Transparency activists Distributed Denial of Secrets (DDoSecrets) recently incited a massive data leak revealing the information of corporate entities that fell victim to ransomware, said Wired. The one-terabyte file contains the info of thousands of victims.
The file revealed over 750,000 emails, images, and documents from five companies that fell victim to a ransomware attack and failed to make the payment.
Another 1.9 terabytes worth of info is also being offered to journalists and academic researchers for private sharing. This second trove is composed of info from around 12 other companies.
The leak encompasses a whole lot of industries including manufacturing, software retail, finance, real estate, oil and gas, and pharmaceuticals.
DDoSecrets, a successor of transparency activist WikiLeaks, gathered data from data dumps left by ransomware groups when victims do not pay the ransom. All the information collected by the group was found on the dark web.
Such activist groups were known to use radical methods in the name of transparency. WikiLeaks, for example, was known for whistle-blowing and revealing information that the group deemed important for the public interest.
DDoSecrets co-founder Emma Best believes that revealing this large cache of data also serves the public interest. Wired noted the organizations’ belief that these dumps “often contains information that deserves to be scrutinized and, in some cases, revealed to the public.”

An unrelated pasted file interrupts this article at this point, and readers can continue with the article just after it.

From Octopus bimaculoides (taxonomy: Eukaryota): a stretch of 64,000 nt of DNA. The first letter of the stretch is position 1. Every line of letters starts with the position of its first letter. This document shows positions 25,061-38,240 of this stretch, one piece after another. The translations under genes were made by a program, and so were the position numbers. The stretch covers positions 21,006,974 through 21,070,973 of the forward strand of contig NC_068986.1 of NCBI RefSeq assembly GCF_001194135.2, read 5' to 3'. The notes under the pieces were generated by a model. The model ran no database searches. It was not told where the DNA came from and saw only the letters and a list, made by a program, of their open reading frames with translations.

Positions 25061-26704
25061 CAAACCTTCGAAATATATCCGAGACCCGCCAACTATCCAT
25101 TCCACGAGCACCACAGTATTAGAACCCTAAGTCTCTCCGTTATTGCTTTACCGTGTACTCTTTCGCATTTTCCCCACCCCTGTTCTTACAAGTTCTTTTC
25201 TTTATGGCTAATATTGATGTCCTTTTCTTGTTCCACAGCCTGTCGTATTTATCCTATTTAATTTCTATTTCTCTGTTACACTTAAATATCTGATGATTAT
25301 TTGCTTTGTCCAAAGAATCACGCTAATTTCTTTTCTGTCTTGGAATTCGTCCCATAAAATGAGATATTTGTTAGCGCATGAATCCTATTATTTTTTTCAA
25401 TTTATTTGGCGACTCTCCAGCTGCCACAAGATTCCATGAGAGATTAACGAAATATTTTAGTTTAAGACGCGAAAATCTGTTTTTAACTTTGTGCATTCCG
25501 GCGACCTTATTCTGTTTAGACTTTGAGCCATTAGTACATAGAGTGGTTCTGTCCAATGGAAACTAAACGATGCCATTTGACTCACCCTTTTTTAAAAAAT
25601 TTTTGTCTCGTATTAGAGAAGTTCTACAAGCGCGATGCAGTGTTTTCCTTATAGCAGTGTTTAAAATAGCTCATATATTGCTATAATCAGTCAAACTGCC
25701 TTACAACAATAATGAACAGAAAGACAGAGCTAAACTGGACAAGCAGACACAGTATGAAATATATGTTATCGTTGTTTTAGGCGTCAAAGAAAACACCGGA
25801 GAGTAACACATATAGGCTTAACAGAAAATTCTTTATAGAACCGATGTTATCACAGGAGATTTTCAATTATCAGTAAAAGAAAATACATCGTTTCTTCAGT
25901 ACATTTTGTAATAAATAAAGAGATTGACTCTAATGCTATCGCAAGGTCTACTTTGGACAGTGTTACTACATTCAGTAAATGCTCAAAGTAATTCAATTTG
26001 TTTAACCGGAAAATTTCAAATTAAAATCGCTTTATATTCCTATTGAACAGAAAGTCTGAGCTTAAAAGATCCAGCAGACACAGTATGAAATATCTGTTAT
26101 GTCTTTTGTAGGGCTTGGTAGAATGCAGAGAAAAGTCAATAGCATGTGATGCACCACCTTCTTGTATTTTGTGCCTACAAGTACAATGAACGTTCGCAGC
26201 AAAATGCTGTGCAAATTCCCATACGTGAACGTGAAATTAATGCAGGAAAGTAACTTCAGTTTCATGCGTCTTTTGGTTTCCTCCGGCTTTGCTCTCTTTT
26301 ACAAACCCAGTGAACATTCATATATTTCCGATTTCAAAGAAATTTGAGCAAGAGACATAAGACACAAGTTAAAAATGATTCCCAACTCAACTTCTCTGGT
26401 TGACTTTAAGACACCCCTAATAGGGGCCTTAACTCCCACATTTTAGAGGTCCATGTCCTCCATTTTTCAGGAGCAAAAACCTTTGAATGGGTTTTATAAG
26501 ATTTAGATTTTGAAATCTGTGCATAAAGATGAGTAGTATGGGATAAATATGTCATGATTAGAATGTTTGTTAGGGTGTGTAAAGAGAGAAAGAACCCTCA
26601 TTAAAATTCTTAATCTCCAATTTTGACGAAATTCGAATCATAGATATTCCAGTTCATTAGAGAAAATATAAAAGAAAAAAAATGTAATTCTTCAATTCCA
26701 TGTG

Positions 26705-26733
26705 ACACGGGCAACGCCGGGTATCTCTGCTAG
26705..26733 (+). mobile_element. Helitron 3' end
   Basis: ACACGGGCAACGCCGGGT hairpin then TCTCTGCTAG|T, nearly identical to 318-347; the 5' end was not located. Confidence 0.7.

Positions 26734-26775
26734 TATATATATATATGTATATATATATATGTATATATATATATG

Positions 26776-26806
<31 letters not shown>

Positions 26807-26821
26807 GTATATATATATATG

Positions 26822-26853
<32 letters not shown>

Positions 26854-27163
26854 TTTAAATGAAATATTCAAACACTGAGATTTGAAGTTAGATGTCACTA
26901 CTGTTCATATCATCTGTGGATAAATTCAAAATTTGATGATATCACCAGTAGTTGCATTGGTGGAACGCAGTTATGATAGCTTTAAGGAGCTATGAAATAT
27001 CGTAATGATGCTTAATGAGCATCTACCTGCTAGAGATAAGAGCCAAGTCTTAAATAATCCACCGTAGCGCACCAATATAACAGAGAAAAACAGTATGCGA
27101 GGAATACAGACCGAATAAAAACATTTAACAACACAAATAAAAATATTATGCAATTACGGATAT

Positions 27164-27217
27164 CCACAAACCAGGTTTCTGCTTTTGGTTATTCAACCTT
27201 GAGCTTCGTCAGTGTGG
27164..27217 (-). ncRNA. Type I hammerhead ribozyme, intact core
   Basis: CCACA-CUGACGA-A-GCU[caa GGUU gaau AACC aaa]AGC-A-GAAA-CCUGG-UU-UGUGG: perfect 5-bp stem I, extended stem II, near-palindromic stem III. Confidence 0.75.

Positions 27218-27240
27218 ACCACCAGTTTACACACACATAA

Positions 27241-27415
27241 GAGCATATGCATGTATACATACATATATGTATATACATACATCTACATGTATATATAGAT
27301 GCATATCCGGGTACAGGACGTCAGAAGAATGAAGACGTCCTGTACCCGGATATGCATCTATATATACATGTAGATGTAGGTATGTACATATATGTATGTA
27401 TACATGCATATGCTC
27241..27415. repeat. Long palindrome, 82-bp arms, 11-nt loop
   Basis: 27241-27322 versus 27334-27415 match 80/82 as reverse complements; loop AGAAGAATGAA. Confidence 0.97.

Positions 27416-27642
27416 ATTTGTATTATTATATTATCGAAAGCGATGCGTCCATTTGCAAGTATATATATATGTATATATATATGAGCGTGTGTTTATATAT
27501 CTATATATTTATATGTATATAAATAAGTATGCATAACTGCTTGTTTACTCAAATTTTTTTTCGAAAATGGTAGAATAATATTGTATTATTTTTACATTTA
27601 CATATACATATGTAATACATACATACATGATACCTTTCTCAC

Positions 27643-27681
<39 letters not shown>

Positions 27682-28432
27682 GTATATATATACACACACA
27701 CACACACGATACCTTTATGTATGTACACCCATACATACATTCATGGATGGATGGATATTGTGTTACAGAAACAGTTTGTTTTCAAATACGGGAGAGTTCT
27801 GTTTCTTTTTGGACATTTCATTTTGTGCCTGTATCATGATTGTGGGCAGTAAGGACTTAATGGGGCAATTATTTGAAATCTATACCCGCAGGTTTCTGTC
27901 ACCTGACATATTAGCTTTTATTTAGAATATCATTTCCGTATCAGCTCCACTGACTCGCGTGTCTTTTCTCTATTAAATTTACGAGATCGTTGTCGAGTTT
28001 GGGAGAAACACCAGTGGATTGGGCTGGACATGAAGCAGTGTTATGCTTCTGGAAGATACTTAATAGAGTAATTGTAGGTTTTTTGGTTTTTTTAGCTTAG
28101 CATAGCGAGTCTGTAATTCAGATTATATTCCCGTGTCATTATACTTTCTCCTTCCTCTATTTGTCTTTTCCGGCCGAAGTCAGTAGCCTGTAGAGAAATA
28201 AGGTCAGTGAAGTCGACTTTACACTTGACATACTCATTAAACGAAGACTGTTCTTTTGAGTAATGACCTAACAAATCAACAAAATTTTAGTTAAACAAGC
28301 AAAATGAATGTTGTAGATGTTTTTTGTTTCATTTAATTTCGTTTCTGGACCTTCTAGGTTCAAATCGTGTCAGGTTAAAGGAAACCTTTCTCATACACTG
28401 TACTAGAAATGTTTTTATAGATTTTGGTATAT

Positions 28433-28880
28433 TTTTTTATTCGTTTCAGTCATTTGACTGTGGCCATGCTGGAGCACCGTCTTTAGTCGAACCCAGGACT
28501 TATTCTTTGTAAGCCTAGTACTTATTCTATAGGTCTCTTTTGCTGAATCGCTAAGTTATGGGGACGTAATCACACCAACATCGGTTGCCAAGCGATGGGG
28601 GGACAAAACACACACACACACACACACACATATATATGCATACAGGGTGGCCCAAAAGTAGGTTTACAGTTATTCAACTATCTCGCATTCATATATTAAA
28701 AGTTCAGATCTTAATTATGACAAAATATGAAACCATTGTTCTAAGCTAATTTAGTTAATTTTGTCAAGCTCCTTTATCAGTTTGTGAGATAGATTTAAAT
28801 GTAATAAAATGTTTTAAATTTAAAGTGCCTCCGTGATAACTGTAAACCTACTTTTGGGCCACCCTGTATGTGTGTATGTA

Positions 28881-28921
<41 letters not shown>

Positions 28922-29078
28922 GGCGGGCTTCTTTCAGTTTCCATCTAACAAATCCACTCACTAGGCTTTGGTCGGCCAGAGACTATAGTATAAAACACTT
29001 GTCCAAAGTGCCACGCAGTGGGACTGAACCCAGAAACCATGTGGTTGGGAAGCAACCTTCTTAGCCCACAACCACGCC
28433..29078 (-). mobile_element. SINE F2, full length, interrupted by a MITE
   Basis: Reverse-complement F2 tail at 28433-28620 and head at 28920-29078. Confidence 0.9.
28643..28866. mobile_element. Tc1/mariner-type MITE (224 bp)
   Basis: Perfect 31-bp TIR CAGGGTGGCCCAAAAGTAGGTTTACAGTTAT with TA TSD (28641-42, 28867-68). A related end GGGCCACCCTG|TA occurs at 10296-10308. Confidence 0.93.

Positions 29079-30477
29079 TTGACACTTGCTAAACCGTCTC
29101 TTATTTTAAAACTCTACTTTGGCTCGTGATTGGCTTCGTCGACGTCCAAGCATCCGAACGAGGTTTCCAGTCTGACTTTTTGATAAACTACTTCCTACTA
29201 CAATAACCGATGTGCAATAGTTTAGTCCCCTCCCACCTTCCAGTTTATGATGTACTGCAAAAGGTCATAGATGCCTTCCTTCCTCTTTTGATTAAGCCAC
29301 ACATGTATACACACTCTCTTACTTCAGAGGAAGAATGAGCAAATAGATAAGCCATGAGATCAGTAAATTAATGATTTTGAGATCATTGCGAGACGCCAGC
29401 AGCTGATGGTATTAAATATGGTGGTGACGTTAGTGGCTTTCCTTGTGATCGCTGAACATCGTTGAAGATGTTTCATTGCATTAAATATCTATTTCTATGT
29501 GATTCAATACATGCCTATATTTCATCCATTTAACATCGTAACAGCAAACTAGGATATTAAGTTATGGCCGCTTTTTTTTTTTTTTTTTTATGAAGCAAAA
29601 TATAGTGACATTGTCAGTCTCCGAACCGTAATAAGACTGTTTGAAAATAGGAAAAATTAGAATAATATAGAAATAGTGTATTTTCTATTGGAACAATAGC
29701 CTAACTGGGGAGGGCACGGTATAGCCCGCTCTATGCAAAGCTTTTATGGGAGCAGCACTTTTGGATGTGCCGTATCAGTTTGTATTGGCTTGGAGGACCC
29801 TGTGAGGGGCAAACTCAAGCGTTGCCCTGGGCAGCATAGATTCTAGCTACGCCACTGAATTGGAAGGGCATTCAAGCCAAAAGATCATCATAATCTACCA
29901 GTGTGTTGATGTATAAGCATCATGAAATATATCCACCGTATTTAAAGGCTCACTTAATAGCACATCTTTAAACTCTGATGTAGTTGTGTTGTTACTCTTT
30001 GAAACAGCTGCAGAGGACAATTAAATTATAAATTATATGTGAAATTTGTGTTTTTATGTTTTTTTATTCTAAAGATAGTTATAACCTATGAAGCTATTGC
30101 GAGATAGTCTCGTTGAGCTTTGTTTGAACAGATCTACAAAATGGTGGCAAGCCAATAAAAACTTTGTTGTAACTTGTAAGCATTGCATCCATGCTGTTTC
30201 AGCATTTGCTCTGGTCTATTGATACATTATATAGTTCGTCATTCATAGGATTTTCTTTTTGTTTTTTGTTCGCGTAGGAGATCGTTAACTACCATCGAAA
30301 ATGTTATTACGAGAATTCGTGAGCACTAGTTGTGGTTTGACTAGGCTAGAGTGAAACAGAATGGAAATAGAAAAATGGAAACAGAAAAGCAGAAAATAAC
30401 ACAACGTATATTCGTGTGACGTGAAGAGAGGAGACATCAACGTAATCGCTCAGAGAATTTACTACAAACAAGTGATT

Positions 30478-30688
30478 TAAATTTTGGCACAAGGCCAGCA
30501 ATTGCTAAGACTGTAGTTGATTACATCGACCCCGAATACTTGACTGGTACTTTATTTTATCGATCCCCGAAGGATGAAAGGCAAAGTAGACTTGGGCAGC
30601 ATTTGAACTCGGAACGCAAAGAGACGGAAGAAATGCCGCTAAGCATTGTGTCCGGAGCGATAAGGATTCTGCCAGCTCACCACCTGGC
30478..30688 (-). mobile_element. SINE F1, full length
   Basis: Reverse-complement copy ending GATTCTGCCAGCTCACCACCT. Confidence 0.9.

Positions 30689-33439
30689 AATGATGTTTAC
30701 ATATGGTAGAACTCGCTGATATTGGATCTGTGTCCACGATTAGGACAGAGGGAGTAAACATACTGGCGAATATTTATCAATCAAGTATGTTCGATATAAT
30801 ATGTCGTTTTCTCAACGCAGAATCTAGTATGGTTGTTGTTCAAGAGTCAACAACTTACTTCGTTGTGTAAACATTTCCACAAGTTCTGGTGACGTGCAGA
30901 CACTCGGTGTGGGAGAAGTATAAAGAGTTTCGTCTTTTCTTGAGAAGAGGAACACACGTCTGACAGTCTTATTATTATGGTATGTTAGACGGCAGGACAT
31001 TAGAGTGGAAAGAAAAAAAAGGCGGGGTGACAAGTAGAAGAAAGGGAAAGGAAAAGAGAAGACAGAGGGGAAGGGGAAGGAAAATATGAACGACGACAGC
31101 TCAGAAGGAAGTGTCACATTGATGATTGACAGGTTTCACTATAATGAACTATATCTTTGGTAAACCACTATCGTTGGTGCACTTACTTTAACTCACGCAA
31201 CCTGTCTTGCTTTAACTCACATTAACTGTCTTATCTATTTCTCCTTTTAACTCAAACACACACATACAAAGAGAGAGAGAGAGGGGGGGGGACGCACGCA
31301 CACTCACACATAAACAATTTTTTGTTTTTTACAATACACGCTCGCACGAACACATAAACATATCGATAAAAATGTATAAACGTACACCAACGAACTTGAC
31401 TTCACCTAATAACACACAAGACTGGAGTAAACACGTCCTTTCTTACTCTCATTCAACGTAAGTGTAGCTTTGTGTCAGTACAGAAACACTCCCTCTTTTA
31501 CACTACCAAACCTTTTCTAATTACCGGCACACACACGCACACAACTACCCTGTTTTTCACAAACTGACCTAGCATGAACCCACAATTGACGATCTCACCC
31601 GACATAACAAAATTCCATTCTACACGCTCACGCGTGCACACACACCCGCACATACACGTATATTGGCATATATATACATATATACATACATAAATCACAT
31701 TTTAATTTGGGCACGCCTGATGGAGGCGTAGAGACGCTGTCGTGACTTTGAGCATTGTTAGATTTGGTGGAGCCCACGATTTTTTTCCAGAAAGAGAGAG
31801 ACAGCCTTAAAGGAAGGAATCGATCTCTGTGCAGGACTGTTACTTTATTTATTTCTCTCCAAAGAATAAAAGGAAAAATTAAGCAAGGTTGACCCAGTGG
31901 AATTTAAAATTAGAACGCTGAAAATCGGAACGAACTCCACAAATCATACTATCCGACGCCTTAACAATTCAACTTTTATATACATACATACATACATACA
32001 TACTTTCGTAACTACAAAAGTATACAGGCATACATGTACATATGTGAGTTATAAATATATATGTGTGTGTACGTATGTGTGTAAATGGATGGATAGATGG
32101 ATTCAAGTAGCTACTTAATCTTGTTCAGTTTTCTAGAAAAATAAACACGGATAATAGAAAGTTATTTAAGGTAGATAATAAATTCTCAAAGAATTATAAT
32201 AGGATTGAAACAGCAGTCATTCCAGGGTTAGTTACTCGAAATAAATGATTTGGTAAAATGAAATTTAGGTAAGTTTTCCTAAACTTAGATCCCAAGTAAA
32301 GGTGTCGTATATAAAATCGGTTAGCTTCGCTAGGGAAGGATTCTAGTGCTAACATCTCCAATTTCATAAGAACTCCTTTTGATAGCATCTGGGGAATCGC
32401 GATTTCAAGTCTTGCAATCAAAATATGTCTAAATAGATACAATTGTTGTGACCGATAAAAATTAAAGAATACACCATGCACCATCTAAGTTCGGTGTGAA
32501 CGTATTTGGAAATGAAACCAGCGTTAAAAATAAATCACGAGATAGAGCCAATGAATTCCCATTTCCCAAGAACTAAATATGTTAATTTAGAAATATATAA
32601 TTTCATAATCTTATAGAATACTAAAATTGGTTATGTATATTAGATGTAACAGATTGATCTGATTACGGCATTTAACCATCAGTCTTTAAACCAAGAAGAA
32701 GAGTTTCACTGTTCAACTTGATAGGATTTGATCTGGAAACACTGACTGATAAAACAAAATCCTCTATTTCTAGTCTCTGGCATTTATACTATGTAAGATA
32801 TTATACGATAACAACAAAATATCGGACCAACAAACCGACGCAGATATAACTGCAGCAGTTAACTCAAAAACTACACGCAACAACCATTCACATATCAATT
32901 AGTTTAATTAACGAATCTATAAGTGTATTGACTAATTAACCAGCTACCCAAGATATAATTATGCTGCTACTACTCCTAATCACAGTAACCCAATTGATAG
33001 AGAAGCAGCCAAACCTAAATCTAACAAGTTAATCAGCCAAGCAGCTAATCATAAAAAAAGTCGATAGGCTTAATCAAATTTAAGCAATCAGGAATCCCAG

Best explained, “Ignoring valuable data that can inform the public about how industries operate isn’t something we can afford to do.” In other words, combing through these corporate secrets can reveal information that can serve the public good.
Best added, “Whether it’s a pharmaceutical company or a petroleum company, or a company with technical data and specs that can speeds progress for an entire industry or make everyone safer by sharing research.”
While the organization may have the public’s interest in mind, such actions can be detrimental to corporations open up discussions about questionable ethics, especially in light of the numerous ransomware attacks during the pandemic.
Analyst and security firm Recorded Future researcher Allan Liska said, “I personally think it’s wrong. Even if you think your intentions are good, I think you’re taking advantage of somebody who had a crime committed against them.”
Meanwhile, it is important to note that DDoSecrets only published data that have already been revealed. Cybercriminals, who can maliciously use that info, could already be browsing these troves or may already be using it.